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Haas NewsWire, December 1, 2003

Inaugural Berkeley-Columbia Executive MBA Class to Graduate, Dec. 14
Prof. David Teece and Two Haas Ph.D. Alumni Win Best Paper Award from Strategic Management Journal
Haas School Ranked 2nd in Research Impact by UT Dallas Researcher
Professor Dal Bó Examines How Bribes and Punishment Affect Public Policy
It's Official: Evening & Weekend MBA Students Formalize the EWMBA Association
Staff News
Haas in the News
Happening at Haas

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Rick Cronk
Rick Cronk, BS 65

UC Berkeley and Columbia MBA degrees will be conferred on the inaugural class of 55 students from the Berkeley-Columbia Executive MBA Program on December 14, marking the culmination of 19 months of acquiring new general management knowledge and skills.

William "Rick" Cronk, BS 65, recently retired president of Dreyer's Grand Ice Cream and chairman of the Haas School's advisory board, will give the commencement address to the graduating class. Cronk bought Dreyer's with Gary Rogers in 1977 for $1 million, when it was a small, private Bay Area firm with a regional market. Together they turned the company into a national success story, selling more ice cream today than any other US company. After 26 years of remarkable growth, Dreyer's was acquired this year by Nestle.

The December graduation candidates represent 55 companies and brought an average of 12 years of work experience when they entered the program. More than 40% of the class members have the title of president, CEO, vice president, or CFO of their firm. Approximately 35% comes from high-tech companies, with consulting firms and finance companies making up another 17% and 15% respectively.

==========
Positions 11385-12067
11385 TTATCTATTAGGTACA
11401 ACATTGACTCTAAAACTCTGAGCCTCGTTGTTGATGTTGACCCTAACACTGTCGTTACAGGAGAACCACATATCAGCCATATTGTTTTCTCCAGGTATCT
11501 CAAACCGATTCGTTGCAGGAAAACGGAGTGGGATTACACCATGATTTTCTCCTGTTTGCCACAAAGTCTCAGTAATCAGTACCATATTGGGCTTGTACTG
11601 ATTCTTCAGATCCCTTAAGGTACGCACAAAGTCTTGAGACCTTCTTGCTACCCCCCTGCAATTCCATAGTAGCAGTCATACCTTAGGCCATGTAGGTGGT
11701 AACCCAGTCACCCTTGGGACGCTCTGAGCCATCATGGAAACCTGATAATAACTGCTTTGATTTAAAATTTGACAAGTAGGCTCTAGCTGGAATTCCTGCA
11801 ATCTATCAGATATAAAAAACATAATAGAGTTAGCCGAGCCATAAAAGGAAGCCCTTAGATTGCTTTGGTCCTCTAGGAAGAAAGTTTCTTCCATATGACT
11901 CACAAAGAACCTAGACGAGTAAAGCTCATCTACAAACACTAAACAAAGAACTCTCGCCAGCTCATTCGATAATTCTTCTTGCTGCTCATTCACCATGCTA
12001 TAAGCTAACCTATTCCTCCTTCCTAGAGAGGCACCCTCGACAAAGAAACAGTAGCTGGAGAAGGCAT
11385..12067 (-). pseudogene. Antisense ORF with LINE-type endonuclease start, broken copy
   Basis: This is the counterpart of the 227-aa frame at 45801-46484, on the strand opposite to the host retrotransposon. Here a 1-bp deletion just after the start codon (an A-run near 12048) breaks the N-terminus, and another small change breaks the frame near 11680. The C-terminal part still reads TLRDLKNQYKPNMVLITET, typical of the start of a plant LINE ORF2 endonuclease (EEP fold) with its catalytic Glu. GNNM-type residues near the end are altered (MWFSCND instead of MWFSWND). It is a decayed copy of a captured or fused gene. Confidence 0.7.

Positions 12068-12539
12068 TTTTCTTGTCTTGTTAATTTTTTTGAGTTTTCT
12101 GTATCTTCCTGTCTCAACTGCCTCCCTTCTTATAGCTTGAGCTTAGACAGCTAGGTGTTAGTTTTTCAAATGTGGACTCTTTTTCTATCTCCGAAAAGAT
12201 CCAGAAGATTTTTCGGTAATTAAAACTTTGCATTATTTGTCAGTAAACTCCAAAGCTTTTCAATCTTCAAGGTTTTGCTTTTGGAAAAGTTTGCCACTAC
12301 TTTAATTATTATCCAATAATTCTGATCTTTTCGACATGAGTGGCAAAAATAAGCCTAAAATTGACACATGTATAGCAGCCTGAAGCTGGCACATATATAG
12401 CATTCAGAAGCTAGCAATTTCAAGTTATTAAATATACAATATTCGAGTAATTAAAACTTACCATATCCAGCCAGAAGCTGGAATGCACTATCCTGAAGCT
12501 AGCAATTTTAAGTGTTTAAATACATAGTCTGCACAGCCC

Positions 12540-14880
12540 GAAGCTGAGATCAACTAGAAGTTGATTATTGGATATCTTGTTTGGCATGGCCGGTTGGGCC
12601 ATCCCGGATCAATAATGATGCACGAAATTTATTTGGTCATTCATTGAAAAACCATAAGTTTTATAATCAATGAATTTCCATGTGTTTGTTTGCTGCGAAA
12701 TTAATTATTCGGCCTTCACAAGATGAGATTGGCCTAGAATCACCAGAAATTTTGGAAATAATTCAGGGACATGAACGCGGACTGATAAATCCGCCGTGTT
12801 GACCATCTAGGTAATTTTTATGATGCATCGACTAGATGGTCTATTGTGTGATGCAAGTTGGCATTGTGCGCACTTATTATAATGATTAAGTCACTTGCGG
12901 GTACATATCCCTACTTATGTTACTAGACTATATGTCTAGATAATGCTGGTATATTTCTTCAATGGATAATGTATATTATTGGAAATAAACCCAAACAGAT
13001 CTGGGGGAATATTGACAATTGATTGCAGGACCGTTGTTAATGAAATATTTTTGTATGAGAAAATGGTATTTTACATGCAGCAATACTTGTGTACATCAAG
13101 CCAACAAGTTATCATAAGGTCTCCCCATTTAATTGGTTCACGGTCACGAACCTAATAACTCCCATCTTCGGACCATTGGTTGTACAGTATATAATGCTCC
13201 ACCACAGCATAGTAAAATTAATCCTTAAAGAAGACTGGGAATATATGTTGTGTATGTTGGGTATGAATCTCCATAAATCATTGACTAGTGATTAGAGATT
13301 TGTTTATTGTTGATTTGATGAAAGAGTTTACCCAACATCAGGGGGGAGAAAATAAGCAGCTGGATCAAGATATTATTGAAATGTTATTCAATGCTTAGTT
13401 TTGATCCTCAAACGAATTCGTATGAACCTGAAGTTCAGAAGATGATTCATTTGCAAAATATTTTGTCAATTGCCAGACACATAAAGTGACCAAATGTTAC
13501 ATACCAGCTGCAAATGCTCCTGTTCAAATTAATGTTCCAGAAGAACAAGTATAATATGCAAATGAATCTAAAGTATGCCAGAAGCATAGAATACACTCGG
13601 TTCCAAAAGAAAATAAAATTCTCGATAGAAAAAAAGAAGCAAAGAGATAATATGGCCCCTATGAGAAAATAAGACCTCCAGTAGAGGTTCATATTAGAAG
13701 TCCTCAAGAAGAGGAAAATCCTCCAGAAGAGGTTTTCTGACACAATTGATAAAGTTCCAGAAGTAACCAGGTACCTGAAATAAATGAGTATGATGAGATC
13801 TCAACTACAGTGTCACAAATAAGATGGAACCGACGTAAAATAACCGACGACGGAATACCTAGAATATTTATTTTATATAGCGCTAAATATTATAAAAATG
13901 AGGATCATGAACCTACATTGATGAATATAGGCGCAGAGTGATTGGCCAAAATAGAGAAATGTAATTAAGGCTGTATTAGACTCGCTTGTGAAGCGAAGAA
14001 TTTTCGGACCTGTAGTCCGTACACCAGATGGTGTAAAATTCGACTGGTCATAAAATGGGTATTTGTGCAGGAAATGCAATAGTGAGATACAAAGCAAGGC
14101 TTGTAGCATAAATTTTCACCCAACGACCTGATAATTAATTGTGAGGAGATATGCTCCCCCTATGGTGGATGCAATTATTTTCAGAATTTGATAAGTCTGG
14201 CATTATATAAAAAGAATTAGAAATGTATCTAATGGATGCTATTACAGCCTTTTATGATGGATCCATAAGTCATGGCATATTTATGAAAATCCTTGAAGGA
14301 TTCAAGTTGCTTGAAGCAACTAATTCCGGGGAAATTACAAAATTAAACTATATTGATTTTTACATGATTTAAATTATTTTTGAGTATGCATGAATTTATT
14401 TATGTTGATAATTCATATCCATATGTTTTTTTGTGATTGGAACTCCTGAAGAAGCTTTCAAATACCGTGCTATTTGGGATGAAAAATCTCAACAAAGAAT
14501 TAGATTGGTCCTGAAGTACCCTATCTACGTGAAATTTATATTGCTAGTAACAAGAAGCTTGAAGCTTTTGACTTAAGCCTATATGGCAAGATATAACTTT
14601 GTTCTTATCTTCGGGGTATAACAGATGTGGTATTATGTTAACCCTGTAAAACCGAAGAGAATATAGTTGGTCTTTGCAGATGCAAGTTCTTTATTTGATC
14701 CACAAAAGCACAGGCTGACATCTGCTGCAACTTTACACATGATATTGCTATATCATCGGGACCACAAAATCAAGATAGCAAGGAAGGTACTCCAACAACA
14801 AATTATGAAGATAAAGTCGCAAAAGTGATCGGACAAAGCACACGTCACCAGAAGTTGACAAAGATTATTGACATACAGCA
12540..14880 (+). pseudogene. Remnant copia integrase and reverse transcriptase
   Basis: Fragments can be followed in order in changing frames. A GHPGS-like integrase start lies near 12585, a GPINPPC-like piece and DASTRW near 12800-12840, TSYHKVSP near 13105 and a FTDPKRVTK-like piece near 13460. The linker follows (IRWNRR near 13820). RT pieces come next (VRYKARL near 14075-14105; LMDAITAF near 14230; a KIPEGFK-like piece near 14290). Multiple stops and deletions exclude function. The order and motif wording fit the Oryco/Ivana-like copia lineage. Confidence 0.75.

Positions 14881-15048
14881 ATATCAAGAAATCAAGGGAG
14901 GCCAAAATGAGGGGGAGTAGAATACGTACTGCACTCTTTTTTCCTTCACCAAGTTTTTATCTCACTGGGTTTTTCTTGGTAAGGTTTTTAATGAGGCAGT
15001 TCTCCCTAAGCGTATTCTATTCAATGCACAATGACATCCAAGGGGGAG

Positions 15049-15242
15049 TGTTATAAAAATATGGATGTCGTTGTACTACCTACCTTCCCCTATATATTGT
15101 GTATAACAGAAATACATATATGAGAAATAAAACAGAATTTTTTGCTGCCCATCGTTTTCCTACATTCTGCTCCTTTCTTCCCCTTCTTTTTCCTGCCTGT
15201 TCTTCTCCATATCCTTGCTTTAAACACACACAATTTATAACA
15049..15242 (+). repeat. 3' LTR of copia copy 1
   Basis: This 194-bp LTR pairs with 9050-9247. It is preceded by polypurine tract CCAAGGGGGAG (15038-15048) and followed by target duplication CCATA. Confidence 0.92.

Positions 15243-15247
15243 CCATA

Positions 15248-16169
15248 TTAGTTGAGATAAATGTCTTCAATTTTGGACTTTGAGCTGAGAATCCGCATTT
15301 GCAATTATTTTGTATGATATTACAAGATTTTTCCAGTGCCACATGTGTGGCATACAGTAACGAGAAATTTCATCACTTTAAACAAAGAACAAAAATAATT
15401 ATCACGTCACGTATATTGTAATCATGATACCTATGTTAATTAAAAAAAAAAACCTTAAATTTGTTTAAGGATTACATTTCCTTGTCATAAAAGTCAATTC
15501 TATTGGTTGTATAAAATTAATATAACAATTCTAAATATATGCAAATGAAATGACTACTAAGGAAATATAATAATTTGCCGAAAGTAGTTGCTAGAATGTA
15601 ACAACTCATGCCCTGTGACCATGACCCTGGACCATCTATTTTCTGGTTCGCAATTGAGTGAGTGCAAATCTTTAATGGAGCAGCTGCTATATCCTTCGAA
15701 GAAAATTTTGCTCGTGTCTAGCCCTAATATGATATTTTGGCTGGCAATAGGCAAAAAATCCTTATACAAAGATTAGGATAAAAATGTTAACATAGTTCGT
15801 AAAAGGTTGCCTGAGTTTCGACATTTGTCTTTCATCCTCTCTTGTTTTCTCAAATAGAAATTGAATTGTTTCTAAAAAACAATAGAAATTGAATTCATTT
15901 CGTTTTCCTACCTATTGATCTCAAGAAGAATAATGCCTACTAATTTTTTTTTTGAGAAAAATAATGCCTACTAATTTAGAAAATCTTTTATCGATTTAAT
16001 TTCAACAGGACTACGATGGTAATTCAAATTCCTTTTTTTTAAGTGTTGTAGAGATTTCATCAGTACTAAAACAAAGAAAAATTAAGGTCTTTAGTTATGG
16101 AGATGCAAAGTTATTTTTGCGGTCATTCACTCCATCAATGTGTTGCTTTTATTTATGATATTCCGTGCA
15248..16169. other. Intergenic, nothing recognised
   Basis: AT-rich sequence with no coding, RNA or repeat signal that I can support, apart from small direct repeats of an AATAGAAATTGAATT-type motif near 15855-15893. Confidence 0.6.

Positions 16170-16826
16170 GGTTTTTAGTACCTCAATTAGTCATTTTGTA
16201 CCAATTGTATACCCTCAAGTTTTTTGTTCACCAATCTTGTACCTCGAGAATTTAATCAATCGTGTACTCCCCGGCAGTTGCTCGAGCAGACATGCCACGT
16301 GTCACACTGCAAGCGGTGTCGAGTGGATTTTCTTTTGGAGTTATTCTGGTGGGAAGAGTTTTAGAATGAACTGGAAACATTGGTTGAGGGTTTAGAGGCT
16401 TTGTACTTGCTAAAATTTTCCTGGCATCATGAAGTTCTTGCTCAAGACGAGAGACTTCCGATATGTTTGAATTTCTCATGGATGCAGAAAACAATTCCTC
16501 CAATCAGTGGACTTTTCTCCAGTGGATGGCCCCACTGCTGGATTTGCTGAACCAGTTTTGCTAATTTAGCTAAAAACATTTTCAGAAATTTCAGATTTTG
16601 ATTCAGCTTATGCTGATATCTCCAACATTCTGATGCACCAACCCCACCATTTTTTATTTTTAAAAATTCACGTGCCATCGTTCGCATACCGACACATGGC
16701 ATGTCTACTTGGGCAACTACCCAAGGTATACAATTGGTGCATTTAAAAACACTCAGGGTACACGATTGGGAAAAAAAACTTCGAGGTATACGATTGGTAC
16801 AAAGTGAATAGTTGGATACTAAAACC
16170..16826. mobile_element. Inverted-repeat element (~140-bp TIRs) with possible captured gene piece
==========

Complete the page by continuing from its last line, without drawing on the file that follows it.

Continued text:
"In this program, the BCEMBA students were challenged to meet the highest standards of both institutions," said Dean Tom Campbell. "The program draws on the strengths of both institutions -- Berkeley and Columbia -- providing its graduates with not only a top-notch education, but making them part of two vast alumni networks, on which they will draw for years to come."

Merging the strengths of two top business schools, the Berkeley-Columbia Executive MBA program offers on-campus instruction featuring the same rigorous curriculum and world-class faculties as the prestigious full-time programs. Graduates receive two degrees, one from each institution, and join the ranks of two worldwide alumni networks. Each of the five semesters in the 19-month program consists of five long weekends (Thursday through Saturday), with four of the five sessions at Haas and one at Columbia. For more information on the program, visit http://www.berkeley.columbia.edu/.

The December candidates are also invited to participate in the graduation ceremonies at both UC Berkeley and Columbia University in May, 2004.

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The Strategic Management Journal (SMJ) has awarded its Best Paper Prize of 2003 to a paper written by David Teece, the Mitsubishi Bank Professor of International Business and Finance and director of the Institute of Management, Innovation, and Organization; former Haas lecturer Amy Shuen, Ph.D. 94; and Gary Pisano, Ph.D. 88, professor at Harvard University.

The paper is entitled, "Dynamic Capabilities and Strategic Management." This award honors the paper for its impact, citations, and thought leadership in the strategy field over the five years since its publication in SMJ in 1997.

In the paper, the authors explored a new framework for analyzing the sources and methods of wealth creation and capture by firms, which they called the "dynamic capabilities framework." Using this framework they concluded that strategizing against competitors is less effective than identifying and taking advantage of new opportunities.

The award was made at the annual international conference of the Strategic Management Society in November, 2003, in Baltimore, MD. The award committee consists of the editorial board of the Strategic Management Journal and is supplemented by surveys of leading figures in the field of strategic management conducted by the editor in chief and the Association of Editors of the SMJ.